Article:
12 Claims, 3 Drawing Figures PATENTEDnm I972 FIG. 3

INVENTOR. JACK H. HILBIG FIG.

ME Ya ATTORNEY BACKGROUND OF THE INVENTION This invention lies in the field of sound suppression of gas turbine or jet engines, which produce reaction thrust by ejecting a high velocity stream of gas from the exhaust nozzle or tail pipe of the gas turbine. One of the problems of airplanes equipped with jet engines on which a great deal of effort has been expended is that the exhaust stream creates a very high level of sound energy or noise in a wide range of frequencies, and a portion of this noise reaches the ground from low flying airplanes, as during takeoff and climb. at an energy level which is not acceptable to the public.

The invention is directed to a system in which air is mixed with the exhaust gas to cool it and reduce the exit velocity of the gas stream, which reduces the total jet noise. It is directed particularly to a system of this type applied to a fan jet engine in which maximum use is made of the fan air in reducing the noise level. While various schemes have been proposed fo'r applying sound suppression systems to fan jet engines, so far as known none of them has made full use of the possibilities for achieving optimum results.

SUMMARY OF THE INVENTION The present invention provides a very satisfactory solution to the problem with a relatively small amount of equipment and few moving parts, most of which are quite simple in form and of duplicate type. Generally stated, the system is intended for location immediately aft of a typical fan jet engine having a primary exhaust gas nozzle surrounded by a secondary fan air nozzle. The system includes a shroud which is attached to and forms a continuation of the secondary nozzle and defines a discharge zone.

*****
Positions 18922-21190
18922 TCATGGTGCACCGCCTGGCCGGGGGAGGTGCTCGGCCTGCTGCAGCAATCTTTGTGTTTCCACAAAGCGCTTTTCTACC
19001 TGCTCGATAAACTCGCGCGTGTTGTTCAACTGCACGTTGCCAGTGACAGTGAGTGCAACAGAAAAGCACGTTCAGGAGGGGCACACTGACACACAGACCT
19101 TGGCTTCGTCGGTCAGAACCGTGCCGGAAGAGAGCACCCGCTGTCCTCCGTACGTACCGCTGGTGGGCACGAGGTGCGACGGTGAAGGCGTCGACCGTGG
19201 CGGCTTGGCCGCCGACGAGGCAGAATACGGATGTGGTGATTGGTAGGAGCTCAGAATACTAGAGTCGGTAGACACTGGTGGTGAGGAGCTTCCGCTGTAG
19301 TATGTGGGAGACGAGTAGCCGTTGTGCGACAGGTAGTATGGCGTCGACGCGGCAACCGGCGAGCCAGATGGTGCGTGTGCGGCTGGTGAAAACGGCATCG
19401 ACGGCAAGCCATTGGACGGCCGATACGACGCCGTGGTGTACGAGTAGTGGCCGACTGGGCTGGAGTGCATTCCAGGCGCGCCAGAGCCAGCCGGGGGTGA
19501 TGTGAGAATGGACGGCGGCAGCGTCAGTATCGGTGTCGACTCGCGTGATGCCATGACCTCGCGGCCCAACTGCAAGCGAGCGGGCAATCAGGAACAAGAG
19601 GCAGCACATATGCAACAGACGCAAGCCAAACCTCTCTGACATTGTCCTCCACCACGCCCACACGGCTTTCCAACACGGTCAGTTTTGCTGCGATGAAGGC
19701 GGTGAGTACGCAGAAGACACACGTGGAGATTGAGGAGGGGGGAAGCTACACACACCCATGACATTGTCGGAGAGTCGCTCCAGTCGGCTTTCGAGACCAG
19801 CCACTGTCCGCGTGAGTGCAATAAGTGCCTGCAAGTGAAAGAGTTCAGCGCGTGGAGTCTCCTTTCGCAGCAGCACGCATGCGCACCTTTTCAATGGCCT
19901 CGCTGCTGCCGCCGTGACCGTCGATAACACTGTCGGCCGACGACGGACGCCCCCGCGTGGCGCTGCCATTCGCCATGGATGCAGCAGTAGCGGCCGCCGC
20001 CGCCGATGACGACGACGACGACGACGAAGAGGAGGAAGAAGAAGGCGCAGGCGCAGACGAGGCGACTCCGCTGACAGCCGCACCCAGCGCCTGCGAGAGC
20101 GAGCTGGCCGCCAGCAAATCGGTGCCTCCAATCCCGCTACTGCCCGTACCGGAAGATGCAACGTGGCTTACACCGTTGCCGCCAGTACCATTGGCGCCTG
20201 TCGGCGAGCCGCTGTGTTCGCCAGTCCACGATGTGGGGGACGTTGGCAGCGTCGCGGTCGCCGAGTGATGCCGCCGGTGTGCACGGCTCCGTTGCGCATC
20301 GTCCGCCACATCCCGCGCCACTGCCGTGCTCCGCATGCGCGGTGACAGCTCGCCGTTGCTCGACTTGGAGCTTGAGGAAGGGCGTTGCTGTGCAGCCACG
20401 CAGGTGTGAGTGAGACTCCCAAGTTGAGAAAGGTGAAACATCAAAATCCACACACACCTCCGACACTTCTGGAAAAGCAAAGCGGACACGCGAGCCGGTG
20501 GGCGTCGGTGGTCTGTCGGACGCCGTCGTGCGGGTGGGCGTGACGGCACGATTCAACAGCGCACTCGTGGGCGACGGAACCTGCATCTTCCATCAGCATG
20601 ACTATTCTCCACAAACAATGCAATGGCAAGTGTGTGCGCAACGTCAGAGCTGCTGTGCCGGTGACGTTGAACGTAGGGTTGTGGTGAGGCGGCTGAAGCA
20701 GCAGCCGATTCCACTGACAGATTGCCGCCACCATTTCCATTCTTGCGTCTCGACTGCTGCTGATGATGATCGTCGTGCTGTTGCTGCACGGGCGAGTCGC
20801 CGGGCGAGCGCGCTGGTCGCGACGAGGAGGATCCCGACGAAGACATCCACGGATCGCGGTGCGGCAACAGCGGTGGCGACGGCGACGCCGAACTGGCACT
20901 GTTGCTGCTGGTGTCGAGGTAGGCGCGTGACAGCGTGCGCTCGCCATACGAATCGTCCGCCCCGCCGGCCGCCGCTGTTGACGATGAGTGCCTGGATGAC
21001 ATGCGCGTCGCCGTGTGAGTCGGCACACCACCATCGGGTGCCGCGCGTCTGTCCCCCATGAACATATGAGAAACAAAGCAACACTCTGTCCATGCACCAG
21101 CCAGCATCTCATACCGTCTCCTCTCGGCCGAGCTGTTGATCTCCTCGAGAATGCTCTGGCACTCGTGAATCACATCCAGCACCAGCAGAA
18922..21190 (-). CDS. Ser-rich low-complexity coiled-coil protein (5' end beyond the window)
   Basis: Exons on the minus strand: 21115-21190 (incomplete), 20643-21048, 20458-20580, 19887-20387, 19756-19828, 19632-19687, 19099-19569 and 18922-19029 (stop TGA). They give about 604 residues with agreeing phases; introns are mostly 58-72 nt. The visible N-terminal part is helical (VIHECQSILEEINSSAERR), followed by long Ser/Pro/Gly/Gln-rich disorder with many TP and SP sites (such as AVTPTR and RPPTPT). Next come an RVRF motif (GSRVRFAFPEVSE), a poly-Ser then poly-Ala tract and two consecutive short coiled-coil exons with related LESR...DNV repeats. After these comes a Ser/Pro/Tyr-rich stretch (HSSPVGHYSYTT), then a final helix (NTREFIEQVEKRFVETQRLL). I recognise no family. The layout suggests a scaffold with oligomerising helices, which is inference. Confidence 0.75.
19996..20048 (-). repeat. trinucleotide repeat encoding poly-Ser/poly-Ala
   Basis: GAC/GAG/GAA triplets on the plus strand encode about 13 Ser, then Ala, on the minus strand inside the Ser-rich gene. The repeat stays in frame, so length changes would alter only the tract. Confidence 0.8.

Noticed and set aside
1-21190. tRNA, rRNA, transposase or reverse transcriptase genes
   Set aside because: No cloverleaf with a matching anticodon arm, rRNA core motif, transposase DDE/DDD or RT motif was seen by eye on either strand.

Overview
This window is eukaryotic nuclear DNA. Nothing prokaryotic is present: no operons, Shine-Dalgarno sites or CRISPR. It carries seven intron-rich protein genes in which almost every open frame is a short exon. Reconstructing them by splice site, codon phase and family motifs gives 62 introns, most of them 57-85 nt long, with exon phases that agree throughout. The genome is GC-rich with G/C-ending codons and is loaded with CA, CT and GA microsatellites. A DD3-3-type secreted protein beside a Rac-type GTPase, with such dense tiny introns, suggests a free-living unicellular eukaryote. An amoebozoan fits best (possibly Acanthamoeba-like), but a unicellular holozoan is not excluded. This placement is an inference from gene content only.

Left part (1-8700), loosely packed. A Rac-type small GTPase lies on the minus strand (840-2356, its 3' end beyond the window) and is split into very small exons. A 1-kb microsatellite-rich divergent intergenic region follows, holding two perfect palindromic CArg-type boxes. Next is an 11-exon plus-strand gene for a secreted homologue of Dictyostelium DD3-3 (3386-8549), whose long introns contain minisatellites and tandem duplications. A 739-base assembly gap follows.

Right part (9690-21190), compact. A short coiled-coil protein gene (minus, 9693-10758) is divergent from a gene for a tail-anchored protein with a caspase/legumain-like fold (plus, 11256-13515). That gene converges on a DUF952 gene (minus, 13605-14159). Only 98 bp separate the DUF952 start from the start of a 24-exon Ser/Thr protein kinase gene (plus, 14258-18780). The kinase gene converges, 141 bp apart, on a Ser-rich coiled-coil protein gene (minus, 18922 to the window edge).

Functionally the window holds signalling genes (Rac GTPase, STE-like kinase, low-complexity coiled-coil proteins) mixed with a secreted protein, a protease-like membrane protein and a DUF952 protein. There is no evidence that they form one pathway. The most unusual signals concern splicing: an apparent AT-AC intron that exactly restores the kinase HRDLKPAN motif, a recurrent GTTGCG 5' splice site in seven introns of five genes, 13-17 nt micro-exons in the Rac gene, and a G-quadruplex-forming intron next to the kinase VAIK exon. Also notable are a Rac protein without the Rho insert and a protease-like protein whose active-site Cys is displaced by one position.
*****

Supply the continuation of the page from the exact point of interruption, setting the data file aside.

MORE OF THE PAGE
A plurality of elongate ducts are spaced around the periphery of the shroud and are pivotally connected at their forward ends to the shroud on transverse axes to swing in radial planes containing the shroud axis. In stowed position the ducts lie just outside of the shroud wall and generally parallel to the shroud axis. They swing through individual apertures in the shroud wall to deployed positions in which they converge radially inwardly and rearwardly with their aft ends substantially in lateral contact with each other to form a partial barrier to rearward flow of the combined gases in the discharge zone with the secondary nozzle. Since they diverge radially outwardly, they form, with the shroud wall, triangular passages through which some of the turbine exhaust gas is diverted outwardly into the surrounding fan air stream and mixed.

When the ducts are deployed, their forward ends are adjacent to the shroud wall in the zone of the fan air stream. An inlet port is formed in the forward side of the forward end of each duct so that it is open to the ram effect of the fan air flow. An outlet port also is formed in the aft side of the aft end of each duct to discharge the air flowing therethrough substantially rearwardly in the turbine exhaust gas stream. Thus, a substantial amount of the fan air is thoroughly mixed with the turbine exhaust gas. Individual shields are mounted over each aperture and duct mounting to prevent leakage of fan air through the shroud wall.

2 BRIEF DESCRIPTION OF THE DRAWINGS Various other advantages and features of novelty will become apparent as the description proceeds in conjunction with the accompanying drawings, in which:

FIG. 1 is a schematic longitudinal section through the assembly;

FIG. 2 is a sectional view taken on line 2-2 of FIG. 1; and

FIG. 3 is a sectional view taken on line 3-3 of FIG. I.